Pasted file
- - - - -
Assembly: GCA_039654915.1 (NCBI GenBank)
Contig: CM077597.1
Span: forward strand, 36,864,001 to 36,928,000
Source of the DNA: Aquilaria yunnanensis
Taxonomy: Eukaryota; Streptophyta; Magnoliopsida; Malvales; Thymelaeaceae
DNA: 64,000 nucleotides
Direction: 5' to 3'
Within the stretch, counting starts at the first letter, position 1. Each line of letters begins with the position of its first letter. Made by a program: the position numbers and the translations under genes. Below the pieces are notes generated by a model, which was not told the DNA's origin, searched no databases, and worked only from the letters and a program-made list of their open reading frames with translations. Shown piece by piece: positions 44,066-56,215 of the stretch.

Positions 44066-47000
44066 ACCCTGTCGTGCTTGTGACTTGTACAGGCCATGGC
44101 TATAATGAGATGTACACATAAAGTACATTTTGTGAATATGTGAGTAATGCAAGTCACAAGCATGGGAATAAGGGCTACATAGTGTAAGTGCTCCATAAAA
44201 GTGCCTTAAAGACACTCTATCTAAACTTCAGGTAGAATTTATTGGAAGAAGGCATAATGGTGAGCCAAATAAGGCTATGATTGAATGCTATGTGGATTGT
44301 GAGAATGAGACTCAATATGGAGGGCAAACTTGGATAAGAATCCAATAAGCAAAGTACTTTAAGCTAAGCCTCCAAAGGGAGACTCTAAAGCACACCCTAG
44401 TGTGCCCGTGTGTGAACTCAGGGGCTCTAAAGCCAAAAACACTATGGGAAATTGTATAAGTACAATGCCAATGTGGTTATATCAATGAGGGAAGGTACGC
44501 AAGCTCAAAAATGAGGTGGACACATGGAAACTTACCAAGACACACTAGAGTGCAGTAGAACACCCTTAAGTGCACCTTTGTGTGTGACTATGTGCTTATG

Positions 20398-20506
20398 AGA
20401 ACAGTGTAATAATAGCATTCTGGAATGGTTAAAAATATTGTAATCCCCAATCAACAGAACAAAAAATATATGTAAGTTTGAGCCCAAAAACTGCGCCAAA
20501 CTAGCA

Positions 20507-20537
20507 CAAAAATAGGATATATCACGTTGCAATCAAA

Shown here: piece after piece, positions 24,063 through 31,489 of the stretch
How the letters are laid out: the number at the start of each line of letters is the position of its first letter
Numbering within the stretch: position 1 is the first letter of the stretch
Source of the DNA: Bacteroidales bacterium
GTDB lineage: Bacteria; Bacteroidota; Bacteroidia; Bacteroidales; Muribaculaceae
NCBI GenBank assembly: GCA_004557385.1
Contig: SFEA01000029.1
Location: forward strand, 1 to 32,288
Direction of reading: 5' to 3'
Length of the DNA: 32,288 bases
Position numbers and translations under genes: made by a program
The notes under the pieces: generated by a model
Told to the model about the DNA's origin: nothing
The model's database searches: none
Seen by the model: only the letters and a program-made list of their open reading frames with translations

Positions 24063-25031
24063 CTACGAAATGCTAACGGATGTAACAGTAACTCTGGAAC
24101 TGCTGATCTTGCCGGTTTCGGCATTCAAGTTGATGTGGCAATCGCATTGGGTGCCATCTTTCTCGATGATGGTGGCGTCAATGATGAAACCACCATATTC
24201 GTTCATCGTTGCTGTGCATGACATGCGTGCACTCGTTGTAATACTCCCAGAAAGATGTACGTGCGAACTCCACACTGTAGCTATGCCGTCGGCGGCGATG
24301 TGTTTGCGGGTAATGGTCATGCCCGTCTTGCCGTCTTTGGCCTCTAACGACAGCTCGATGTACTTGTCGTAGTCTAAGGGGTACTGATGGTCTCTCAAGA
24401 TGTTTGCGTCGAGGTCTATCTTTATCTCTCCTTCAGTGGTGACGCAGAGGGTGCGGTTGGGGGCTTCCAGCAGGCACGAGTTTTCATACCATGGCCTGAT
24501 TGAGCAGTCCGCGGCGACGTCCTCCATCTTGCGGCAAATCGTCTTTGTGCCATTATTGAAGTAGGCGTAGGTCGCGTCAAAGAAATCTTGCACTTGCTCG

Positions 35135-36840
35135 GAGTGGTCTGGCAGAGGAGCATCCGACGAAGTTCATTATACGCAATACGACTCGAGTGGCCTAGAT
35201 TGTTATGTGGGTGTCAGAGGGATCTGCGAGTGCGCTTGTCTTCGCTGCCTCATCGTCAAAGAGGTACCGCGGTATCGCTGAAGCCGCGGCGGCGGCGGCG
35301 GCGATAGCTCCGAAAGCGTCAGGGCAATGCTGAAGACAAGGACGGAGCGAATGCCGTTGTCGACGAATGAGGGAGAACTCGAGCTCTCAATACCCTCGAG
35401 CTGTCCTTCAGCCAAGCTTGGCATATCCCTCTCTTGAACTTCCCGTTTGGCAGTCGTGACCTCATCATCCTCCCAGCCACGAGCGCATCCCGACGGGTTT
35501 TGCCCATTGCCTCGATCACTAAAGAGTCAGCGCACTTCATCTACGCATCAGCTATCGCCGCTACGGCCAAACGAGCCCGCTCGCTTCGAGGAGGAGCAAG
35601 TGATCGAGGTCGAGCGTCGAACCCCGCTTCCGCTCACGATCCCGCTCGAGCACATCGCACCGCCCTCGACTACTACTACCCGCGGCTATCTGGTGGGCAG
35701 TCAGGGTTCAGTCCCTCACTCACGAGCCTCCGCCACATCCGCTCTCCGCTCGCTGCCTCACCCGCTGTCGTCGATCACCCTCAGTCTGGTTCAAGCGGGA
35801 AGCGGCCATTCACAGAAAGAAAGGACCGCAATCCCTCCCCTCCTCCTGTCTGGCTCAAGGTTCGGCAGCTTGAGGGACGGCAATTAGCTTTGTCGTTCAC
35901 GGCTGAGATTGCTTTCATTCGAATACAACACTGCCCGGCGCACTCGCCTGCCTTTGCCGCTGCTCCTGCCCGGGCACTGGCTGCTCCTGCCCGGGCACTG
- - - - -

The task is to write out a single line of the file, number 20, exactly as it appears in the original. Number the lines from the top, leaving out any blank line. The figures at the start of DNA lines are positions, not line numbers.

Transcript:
Positions 20507-20537